PCAPS Offering Free Microchipping Through 2021
Peoria County Animal Protection Services is offering FREE pet microchipping through 2021 thanks to a generous grant from the Best Friends Animal Society. This free service is open to all pet owners.
No appointment necessary! Pet owners are welcome to stop by the shelter any time during normal operating hours, and PCAPS will implant the microchip at no charge. PCAPS shelter hours are Monday through Saturday, 8:00 a.m. - 5:00 p.m. (closed most holidays).
A photo ID is required to have a pet(s) microchipped.
For more information, call PCAPS at (309) 672-2440 or email us at email@example.com.
About Pet Microchipping
What is Animal Microchipping?
A microchip is a very small, safe, and unobtrusive piece of radio-frequency technology that provides identification your pet, should it become lost or stolen. The microchip is roughly the size of a grain of rice.
The microchip serves as a safe, secure, reliable, and permanent form of identification for your pet. Unlike an ID tag or collar, which can fall off or become hard to read, the microchip is permanently placed under your pet's skin between the shoulder blades. Microchip placement is no more invasive than a common vaccination.
When your pet is microchipped, or when you adopt your pet from a shelter, you are able to update the information registered to the chip--including your phone number(s), address, and email address. (Remember to do this if you have recently adopted a pet from a shelter! PCAPS automatically registers microchip information at the time of adoption, but other animal shelters may not. Also, be sure to update microchip information any time you move or change phone numbers.)
The information you register to the microchip is put in a national pet recovery database, which can be accessed by animal control agencies, some law enforcement agencies, most veterinarians, and other animal/pet-related organizations when scanned with a special microchip scanner.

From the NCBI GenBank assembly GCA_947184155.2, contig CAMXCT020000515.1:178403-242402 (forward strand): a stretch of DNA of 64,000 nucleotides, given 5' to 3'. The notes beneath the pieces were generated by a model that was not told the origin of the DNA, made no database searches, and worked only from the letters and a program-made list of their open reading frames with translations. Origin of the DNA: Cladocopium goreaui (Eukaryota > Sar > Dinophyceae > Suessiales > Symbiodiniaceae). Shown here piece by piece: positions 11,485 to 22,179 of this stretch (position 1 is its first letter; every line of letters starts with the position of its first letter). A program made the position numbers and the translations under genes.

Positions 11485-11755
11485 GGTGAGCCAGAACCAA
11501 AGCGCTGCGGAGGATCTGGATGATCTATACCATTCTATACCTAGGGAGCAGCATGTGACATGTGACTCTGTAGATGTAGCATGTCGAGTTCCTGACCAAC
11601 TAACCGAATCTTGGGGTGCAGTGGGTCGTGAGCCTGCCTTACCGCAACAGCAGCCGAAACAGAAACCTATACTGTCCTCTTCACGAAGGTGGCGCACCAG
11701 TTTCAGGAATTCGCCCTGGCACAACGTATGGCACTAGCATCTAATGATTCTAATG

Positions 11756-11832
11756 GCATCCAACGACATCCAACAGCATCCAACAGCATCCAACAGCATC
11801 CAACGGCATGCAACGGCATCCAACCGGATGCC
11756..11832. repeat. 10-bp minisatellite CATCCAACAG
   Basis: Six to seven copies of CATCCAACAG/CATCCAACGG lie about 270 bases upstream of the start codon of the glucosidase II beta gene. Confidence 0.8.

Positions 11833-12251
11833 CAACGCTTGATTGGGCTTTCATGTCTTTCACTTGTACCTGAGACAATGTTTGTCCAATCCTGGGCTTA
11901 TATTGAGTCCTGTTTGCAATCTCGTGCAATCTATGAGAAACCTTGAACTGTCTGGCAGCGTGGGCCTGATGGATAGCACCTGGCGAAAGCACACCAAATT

Why Should I Microchip My Pet?
According to the American Kennel Club, one in three pets will become lost at some point during their lifetime. Pets with microchips are up to 20 times more likely to be reunited with their owners. If your pet goes missing or gets stolen--no matter how far from home it may be--the information you have registered to its microchip shows up in the recovery database. This allows the person/agency who found your pet to get a hold of you to reunite you with your pet.
Microchips are also useful because they can serve as proof of ownership in the event of your pet being lost or stolen.
What Kind of Information Does My Pet's Microchip Contain, and How Is That Information Found?
Microchips contain a unique identification number for your pet. When your pet is scanned for their microchip information, a small hand-held device called a transponder is waved across the pet's back to detect the chip, which is hidden beneath the surface of the skin. The device will beep once the chip is found, and your pet's unique microchip number will appear on the screen of the device.
Veterinary offices, animal shelters, animal control agencies, and some first responding agencies keep a transponder on hand to scan animals and check for microchips. If they are able to obtain your pet's microchip number with the transponder, they can then search multiple microchip registries to find the registration information associated with the microchip number.
The registration information associated with your pet's microchip number is provided by you--the pet owner! When you adopt or obtain a new pet, it is important to check that the registration information associated with the microchip is updated. This information should also be updated any time you move or change phone numbers.
Most microchip registration information can be updated by pet owners online using the microchip manufacturer's website.
If you are unsure what brand of microchip your pet has, or if you ever need to obtain the unique identification number of the microchip so you can update the registration information online, PCAPS can help! Just stop by the shelter to have your pet scanned.